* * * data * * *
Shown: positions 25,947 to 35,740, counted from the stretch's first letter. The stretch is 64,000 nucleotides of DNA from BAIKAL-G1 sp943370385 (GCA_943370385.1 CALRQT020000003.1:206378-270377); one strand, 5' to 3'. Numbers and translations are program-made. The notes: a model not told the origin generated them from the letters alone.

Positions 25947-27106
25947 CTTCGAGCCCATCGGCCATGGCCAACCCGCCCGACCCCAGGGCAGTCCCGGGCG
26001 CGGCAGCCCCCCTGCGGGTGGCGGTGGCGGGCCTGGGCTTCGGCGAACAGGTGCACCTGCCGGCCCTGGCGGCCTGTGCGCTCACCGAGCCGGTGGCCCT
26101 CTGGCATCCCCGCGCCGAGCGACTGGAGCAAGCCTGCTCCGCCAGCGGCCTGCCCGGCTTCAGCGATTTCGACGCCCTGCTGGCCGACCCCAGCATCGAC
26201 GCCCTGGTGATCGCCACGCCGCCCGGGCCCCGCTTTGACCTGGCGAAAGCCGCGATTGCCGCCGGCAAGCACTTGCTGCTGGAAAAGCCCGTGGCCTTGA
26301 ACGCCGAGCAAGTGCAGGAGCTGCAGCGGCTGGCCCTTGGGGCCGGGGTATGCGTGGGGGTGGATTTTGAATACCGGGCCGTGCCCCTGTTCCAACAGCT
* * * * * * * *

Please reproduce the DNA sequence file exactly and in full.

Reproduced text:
Shown: positions 25,947 to 35,740, counted from the stretch's first letter. The stretch is 64,000 nucleotides of DNA from BAIKAL-G1 sp943370385 (GCA_943370385.1 CALRQT020000003.1:206378-270377); one strand, 5' to 3'. Numbers and translations are program-made. The notes: a model not told the origin generated them from the letters alone.

Positions 25947-27106
25947 CTTCGAGCCCATCGGCCATGGCCAACCCGCCCGACCCCAGGGCAGTCCCGGGCG
26001 CGGCAGCCCCCCTGCGGGTGGCGGTGGCGGGCCTGGGCTTCGGCGAACAGGTGCACCTGCCGGCCCTGGCGGCCTGTGCGCTCACCGAGCCGGTGGCCCT
26101 CTGGCATCCCCGCGCCGAGCGACTGGAGCAAGCCTGCTCCGCCAGCGGCCTGCCCGGCTTCAGCGATTTCGACGCCCTGCTGGCCGACCCCAGCATCGAC
26201 GCCCTGGTGATCGCCACGCCGCCCGGGCCCCGCTTTGACCTGGCGAAAGCCGCGATTGCCGCCGGCAAGCACTTGCTGCTGGAAAAGCCCGTGGCCTTGA
26301 ACGCCGAGCAAGTGCAGGAGCTGCAGCGGCTGGCCCTTGGGGCCGGGGTATGCGTGGGGGTGGATTTTGAATACCGGGCCGTGCCCCTGTTCCAACAGCT